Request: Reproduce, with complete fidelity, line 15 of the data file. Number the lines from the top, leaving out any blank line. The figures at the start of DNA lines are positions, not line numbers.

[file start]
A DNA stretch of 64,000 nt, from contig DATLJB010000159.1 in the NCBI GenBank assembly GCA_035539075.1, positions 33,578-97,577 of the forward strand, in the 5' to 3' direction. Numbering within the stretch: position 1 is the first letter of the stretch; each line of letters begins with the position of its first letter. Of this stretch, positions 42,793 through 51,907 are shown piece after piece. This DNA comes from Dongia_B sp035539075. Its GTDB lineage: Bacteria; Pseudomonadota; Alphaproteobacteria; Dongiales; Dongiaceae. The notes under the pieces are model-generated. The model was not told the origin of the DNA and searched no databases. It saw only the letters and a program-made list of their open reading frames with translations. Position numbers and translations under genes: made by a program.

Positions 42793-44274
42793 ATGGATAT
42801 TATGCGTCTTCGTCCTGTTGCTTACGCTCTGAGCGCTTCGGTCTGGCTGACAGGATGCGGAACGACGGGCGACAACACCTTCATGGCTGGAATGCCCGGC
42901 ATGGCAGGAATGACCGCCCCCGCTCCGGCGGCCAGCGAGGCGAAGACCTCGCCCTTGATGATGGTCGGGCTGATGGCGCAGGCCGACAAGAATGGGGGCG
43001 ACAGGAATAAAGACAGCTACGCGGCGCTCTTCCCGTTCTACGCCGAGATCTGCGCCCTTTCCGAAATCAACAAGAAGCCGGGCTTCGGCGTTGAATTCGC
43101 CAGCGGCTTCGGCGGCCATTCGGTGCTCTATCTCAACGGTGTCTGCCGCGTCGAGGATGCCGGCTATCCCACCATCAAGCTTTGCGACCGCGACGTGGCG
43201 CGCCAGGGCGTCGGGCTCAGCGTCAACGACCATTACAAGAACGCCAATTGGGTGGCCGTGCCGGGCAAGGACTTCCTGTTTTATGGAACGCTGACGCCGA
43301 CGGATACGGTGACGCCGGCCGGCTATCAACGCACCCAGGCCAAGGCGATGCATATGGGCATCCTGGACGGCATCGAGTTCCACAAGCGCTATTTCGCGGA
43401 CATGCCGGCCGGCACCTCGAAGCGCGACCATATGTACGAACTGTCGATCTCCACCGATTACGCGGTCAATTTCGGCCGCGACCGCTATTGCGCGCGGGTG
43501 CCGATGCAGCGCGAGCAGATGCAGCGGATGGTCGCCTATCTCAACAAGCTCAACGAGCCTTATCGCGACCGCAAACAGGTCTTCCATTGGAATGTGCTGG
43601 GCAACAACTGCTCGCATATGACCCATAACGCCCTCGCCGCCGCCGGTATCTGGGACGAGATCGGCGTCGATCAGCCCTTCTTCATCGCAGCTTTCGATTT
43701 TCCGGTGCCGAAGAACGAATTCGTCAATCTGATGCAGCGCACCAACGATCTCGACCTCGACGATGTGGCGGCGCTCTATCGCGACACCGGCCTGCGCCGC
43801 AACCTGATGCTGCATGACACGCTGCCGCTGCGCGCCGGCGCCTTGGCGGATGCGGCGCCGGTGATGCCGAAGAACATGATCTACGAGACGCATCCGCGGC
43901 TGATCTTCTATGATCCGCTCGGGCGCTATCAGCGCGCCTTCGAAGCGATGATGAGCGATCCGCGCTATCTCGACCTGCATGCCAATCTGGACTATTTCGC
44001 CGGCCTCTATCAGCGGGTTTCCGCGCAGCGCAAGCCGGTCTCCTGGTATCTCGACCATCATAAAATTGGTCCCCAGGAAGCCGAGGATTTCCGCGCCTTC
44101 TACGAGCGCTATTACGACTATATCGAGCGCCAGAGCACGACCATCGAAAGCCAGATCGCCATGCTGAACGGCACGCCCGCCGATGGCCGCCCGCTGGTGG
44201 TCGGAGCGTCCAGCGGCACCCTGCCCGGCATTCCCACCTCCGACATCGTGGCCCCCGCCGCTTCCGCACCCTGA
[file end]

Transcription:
43901 TGATCTTCTATGATCCGCTCGGGCGCTATCAGCGCGCCTTCGAAGCGATGATGAGCGATCCGCGCTATCTCGACCTGCATGCCAATCTGGACTATTTCGC